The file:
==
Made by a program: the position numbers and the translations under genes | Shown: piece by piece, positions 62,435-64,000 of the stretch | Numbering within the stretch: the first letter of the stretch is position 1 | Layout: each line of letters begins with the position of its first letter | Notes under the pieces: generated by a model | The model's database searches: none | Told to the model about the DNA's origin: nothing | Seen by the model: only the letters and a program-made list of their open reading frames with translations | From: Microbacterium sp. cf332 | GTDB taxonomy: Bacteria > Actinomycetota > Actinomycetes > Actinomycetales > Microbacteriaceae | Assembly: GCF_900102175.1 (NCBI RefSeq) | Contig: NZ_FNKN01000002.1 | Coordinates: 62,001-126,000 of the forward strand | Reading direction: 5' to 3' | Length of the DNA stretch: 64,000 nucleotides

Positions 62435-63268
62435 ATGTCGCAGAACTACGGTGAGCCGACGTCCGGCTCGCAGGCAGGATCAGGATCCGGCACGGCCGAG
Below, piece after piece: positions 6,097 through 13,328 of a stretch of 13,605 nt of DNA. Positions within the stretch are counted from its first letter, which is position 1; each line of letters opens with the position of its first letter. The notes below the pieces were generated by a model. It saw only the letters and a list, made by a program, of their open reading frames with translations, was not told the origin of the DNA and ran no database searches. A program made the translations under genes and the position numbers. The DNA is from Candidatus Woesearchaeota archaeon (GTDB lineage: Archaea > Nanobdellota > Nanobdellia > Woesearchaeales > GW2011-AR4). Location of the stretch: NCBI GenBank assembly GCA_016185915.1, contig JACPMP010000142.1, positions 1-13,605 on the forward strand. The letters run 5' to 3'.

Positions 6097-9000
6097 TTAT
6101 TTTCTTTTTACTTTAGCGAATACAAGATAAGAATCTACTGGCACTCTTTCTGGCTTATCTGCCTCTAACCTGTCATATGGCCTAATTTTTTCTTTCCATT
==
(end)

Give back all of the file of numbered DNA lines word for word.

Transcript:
Made by a program: the position numbers and the translations under genes | Shown: piece by piece, positions 62,435-64,000 of the stretch | Numbering within the stretch: the first letter of the stretch is position 1 | Layout: each line of letters begins with the position of its first letter | Notes under the pieces: generated by a model | The model's database searches: none | Told to the model about the DNA's origin: nothing | Seen by the model: only the letters and a program-made list of their open reading frames with translations | From: Microbacterium sp. cf332 | GTDB taxonomy: Bacteria > Actinomycetota > Actinomycetes > Actinomycetales > Microbacteriaceae | Assembly: GCF_900102175.1 (NCBI RefSeq) | Contig: NZ_FNKN01000002.1 | Coordinates: 62,001-126,000 of the forward strand | Reading direction: 5' to 3' | Length of the DNA stretch: 64,000 nucleotides

Positions 62435-63268
62435 ATGTCGCAGAACTACGGTGAGCCGACGTCCGGCTCGCAGGCAGGATCAGGATCCGGCACGGCCGAG
Below, piece after piece: positions 6,097 through 13,328 of a stretch of 13,605 nt of DNA. Positions within the stretch are counted from its first letter, which is position 1; each line of letters opens with the position of its first letter. The notes below the pieces were generated by a model. It saw only the letters and a list, made by a program, of their open reading frames with translations, was not told the origin of the DNA and ran no database searches. A program made the translations under genes and the position numbers. The DNA is from Candidatus Woesearchaeota archaeon (GTDB lineage: Archaea > Nanobdellota > Nanobdellia > Woesearchaeales > GW2011-AR4). Location of the stretch: NCBI GenBank assembly GCA_016185915.1, contig JACPMP010000142.1, positions 1-13,605 on the forward strand. The letters run 5' to 3'.

Positions 6097-9000
6097 TTAT
6101 TTTCTTTTTACTTTAGCGAATACAAGATAAGAATCTACTGGCACTCTTTCTGGCTTATCTGCCTCTAACCTGTCATATGGCCTAATTTTTTCTTTCCATT